The Incorporated Society Of Musicians (ISM) has made a series of recommendations to Government after publishing its fourth report into the effects of Brexit on music.
The research, titled Impact of Brexit on Musicians, was conducted in February and reveals the concerns of more than 2,000 musicians in areas such as future work, mobility and visas, transportation, health and social security.
Among its key conclusions, the report calls for freedom of movement for musicians to be protected, or a two-year working visa to be introduced.
Deborah Annetts, CEO of ISM, said: "Impact of Brexit on Musicians demonstrates how much the music workforce depends on EU27/EEA countries for professional work, and reveals a profession who are deeply concerned about the future as the UK prepares to leave the EU.
"Musicians’ livelihoods depend on the ability to travel easily and cheaply around multiple countries for work in a short period of time. If freedom of movement is to end, the Government must ensure that free movement rights are maintained for musicians, or introduce a two-year multi-entry visa for British musicians working in the EU27 – which 95% of respondents preferred over the Permitted Paid Engagement (PPE). PPE is not the answer."
If freedom of movement is to end, the Government must ensure that free movement rights are maintained for musicians, or to introduce a two-year multi-entry visa for British musicians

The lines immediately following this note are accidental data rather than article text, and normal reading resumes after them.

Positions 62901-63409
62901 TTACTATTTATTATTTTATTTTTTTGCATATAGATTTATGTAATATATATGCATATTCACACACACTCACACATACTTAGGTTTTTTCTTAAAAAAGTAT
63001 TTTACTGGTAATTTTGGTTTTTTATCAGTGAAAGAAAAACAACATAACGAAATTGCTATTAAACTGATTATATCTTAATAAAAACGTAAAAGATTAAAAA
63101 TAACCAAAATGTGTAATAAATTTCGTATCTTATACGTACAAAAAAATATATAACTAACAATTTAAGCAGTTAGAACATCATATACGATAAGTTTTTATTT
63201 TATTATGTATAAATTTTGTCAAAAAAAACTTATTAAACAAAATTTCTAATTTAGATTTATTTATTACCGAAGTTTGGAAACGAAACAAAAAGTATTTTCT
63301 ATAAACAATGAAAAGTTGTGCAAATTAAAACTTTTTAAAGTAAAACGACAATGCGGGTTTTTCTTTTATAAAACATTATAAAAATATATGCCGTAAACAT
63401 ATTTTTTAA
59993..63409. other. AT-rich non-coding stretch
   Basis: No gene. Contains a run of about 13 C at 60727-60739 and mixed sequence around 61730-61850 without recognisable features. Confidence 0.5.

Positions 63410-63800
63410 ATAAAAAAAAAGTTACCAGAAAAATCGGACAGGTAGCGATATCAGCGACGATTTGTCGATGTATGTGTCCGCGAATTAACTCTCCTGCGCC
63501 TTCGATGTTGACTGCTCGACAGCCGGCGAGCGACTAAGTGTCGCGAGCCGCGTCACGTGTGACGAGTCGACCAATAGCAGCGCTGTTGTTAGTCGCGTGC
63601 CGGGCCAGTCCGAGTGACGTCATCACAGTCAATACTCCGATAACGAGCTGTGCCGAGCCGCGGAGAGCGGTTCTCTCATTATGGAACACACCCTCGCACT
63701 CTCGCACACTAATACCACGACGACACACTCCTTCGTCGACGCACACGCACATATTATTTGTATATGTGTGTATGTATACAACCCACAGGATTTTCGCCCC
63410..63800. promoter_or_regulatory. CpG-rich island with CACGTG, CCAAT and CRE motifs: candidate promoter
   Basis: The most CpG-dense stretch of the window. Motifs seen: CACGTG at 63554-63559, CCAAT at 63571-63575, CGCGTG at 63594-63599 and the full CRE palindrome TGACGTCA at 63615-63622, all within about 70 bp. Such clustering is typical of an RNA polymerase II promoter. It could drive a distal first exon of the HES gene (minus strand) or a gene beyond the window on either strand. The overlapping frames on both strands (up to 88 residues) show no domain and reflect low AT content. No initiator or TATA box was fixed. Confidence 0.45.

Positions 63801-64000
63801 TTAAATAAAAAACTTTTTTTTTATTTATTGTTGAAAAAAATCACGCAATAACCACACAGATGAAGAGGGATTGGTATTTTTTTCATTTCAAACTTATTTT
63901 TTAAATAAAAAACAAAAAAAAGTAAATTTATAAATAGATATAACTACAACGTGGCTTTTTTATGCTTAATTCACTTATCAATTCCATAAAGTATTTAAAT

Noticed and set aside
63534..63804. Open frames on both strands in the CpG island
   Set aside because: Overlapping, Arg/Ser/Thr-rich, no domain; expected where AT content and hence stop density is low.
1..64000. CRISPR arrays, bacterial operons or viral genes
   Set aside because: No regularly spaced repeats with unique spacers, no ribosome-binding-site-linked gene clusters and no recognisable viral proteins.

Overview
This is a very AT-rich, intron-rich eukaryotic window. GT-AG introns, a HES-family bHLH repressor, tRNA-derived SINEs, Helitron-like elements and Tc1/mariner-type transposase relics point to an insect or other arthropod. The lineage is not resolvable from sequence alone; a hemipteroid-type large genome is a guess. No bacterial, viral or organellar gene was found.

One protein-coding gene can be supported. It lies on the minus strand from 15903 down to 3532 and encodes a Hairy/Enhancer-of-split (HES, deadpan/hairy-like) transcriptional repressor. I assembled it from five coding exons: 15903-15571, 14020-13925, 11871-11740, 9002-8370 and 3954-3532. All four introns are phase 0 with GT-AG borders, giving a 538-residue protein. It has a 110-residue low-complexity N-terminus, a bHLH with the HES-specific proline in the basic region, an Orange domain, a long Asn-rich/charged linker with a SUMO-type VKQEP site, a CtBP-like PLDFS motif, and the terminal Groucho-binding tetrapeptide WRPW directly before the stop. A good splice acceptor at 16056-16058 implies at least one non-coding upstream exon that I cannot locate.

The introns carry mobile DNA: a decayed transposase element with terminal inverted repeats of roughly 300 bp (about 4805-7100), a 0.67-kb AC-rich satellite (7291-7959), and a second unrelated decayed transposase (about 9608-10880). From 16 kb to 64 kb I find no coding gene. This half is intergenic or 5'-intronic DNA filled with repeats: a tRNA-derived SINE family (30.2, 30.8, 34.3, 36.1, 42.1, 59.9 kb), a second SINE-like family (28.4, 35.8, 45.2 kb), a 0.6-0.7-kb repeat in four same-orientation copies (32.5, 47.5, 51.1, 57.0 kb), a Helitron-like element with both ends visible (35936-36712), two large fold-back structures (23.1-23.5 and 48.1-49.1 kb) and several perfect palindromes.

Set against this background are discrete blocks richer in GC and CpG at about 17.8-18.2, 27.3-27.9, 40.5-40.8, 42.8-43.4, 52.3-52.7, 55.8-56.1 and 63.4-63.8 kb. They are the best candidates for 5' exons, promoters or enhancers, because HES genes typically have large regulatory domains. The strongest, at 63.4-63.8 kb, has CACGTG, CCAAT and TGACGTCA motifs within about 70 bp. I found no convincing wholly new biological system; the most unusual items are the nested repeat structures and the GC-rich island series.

Almost 50% of respondents identified an impact on their professional work since the EU referendum result in 2016 – 95% of whom said it was negative, while 63% cited difficulty in securing future work in EU27/EEA countries as the biggest issue they face due to Brexit. More than 1 in 10 respondents reported that offers of work have been withdrawn or cancelled, with Brexit given as a reason.
"This report also demonstrates how much the music workforce relies on UK-EU mechanisms – for example, the EHIC scheme and A1 certificate - to support and enable them to work in the EU27/EEA," added Annetts.
"At a time of great uncertainty, musicians need to know their jobs in EU27/EEA will be secure once the UK leaves the EU. Therefore we call for the Government to take action, using the recommendations outlined in this report, to protect musicians’ livelihood and the all important music and wider creative industries."
Lord Black of Brentwood endorsed the ISM’s report, adding: "Music is an essential part of our national identity, and can play an increasingly important role in the UK’s soft power. If and when the UK leaves the EU, it is our prosperous music industry (now valued at £4.5bn a year to the economy), our musical heritage, and our worldwide reputation for musical excellence which must inevitably be one of the most secure engines for prosperity in post Brexit Britain. If musicians cannot travel easily to the EU27, this will all be put at risk.
"This new report from the ISM clearly demonstrates the reliance musicians place on freedom of movement to work and tour in the EU27 at short notice, and I echo their call for a multi-entry visa."
To help assist musicians, ISM will release a Brexit package as part of membership.